A Bibliography of Earth-Based Judaism

A Bibliography of Earth-Based Judaism

Amichai, Yehuda. Open Closed Open. Trans. Chana Bloch and Chana Kronfeld. New York: Harcourt, 2000.

The prayerful, irreverent, text- and nature-based poetry of the man known as Israel’s poet laureate Yehuda Amichai yields many treasures for Jews searching for moving, quirky imagery related to the earth, the human, and the “here.”

Bernstein, Ellen (ed.). Ecology and the Jewish Spirit: Where Nature and the Sacred Meet. Jewish Lights, 2000.

A variety of essays on Judaism and environmentalism, covering traditional sources, modern ecological questions, and new approaches to nature and the sacred.

Berrin, Susan (ed.). Celebrating the New Moon: A Rosh Chodesh Anthology. Northvale, NJ: Jason Aronson, 1996.

An exploration of texts and creative ritual around the Jewish festival of the new moon.

Elon, Ari, Hyman, Naomi, and Waskow, Arthur. Trees, Earth, and Torah: A Tu B’Shevat Anthology. Philadelphia, PA: Jewish Publication Society, 2003.

A comprehensive anthology on trees and Jewish tree celebrations including multiple perspectives on Judaism and the earth.

Falk, Marcia. The Book of Blessings. Boston: Beacon Press, 1999.

This volume of new liturgy for the weekday, Sabbath, and new moon views the Divine as part of nature.

Gottlieb, Lynn. She Who Dwells Within: A Feminist Revision of a Renewed Judaism. San Francisco, Harper SanFrancisco, 1995.

This woman spiritualist’s quest to find the Shekhinah/the Goddess within Jewish lore and practice contains innovative earth-based legends and rituals.

Johnson, Cait. Earth, Water, Fire and Air: Essential Ways of Connecting to Spirit. Woodstock, VT: Skylight Paths, 2003.

This is not a Jewish book, but the author examines Jewish rituals, among others, as she explores the role of the four elements in spirituality. The meditation exercises Johnson offers are powerful.

Patai, Raphael. The Hebrew Goddess. 3rd ed. Wayne State University Press, 1990.

A classic volume examining the sources across time that deal with the Jewish concept of the Divine feminine, and polytheistic influences on Judaism, from the goddess Asherah to the kabbalists’ Shekhinah.

Ostriker, Alicia. The Nakedness of the Fathers: Biblical Visions and Revisions. Rutgers, NJ: Rutgers University Press, 1994.

This volume creatively dialogues with biblical texts using poem and story. Ostriker explores tensions between male and female, justice and compassion, pagan and Jewish, belief and unbelief, and ends with a spectacular meditation on the transformation of God.

Piercy, Marge. The Art of Blessing the Day: Poems with a Jewish Theme. Knopf, 2000.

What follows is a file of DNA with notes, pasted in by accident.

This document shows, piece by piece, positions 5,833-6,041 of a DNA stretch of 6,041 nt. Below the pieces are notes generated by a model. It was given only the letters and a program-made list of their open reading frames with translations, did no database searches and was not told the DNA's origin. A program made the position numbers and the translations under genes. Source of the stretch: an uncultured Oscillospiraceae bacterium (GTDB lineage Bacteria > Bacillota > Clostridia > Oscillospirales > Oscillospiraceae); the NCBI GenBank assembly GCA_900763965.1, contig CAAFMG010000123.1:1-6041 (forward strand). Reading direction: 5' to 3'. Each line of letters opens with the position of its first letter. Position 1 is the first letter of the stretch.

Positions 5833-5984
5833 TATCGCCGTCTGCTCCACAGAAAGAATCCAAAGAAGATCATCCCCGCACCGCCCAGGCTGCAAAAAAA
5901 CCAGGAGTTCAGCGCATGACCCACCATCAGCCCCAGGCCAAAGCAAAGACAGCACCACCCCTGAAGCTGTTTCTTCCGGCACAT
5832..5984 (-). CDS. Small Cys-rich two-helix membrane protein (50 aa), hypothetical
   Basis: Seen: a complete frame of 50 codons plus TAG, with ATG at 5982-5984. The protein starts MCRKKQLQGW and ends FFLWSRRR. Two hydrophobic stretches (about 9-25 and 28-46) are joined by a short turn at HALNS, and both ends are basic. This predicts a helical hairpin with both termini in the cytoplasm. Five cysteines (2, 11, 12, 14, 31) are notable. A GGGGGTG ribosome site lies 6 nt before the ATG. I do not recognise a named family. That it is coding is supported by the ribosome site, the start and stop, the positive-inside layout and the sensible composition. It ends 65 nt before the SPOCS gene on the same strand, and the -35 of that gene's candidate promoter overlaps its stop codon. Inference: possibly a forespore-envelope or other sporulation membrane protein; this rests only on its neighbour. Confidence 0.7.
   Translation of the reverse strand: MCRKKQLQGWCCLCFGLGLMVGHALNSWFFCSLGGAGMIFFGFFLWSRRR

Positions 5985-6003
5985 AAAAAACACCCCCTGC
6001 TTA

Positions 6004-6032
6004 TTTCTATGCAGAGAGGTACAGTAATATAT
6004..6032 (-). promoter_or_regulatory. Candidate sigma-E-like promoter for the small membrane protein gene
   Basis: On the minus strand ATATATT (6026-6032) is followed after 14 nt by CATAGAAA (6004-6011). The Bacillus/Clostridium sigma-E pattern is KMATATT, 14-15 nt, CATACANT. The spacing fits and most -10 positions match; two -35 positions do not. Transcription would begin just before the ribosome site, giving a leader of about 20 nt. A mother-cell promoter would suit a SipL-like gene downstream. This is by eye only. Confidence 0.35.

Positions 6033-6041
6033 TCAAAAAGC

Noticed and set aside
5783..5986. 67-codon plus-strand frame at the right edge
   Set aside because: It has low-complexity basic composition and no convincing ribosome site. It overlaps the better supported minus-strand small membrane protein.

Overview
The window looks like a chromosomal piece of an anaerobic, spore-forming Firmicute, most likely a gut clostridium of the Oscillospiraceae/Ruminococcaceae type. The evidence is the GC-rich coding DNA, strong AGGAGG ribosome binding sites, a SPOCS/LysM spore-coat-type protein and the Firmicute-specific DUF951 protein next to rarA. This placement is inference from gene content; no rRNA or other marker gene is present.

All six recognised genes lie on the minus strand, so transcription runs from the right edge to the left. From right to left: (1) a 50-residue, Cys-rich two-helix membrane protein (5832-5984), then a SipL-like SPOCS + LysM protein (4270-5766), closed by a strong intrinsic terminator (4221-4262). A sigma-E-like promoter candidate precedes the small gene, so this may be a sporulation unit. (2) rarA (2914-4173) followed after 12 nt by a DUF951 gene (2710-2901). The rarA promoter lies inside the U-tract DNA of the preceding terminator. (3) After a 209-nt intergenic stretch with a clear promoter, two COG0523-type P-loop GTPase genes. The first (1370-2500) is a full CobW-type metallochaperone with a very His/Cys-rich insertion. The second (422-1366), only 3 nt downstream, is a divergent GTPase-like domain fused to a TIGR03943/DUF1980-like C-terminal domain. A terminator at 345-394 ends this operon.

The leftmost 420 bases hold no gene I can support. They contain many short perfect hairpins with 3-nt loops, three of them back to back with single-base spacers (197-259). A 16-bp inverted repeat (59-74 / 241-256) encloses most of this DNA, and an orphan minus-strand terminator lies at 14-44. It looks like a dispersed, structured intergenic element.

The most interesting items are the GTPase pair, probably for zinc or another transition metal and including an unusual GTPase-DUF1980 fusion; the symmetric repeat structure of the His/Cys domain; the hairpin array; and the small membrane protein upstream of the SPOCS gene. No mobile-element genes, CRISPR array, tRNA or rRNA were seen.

This is a beautiful volume of spiritual poetry, often Jewish liturgical poetry, with rich, earthy imagery.

Ribner, Melinda. Kabbalah Month by Month: A Year of Spiritual Practice and Personal Transformation. Jossey-Bass, 2002.

This book offers a treasury of Jewish teachings about the months and reflects on each month’s nature.

Rutterberg, Danya (ed.). Yentl’s Revenge: The Next Wave of Jewish Feminism. Seattle, WA: Seal Press, 2001.

This anthology by young Jewish women includes reflections on the Goddess and on Jews who practice Wicca.

Schachter-Shalomi, Zalman. Paradigm Shift. Jason Aronson, 1993.

One of the seminal works of Jewish renewal, this book describes the spiritual journey of Reb Zalman and discusses interfaith relations as well as new approaches to the spirit.

Schwartz, Howard and Rudolf, Anthony (eds.). Voices Within the Ark: The Modern Jewish Poets. New York: Avon Books, 1980.

This amazing multicultural collection of Jewish poetry, past and present, contains poems that are wondrous in their mythic invention and make great liturgy.

Waskow, Arthur. Seasons of Our Joy. Boston: Beacon Press, 1991.

A classic work on the Jewish festival calendar that discusses the seasonal placement of each holiday and its wider context within Near Eastern myth, as well as fascinating Jewish sources on each festival season.

Waskow, Arthur and Berman, Phyllis. A Time for Every Purpose Under Heaven. New York: Farrar, Strauss, and Giroux (2002).

A new approach to life-cycle events, using a four-worlds structure.

Winkler, Gershon. Magic of the Ordinary: Recovering the Shamanic in Judaism. North Atlantic Books, 2003.

Winkler, a rabbi learned in Jewish sources, has also studied with Native American healers. In this book, he traces his spiritual journey and relates the many connections he has found between Jewish religion and Native American teachings. His reflections on the Jewish meanings of the months, winds, and directions are particuarly enlightening.

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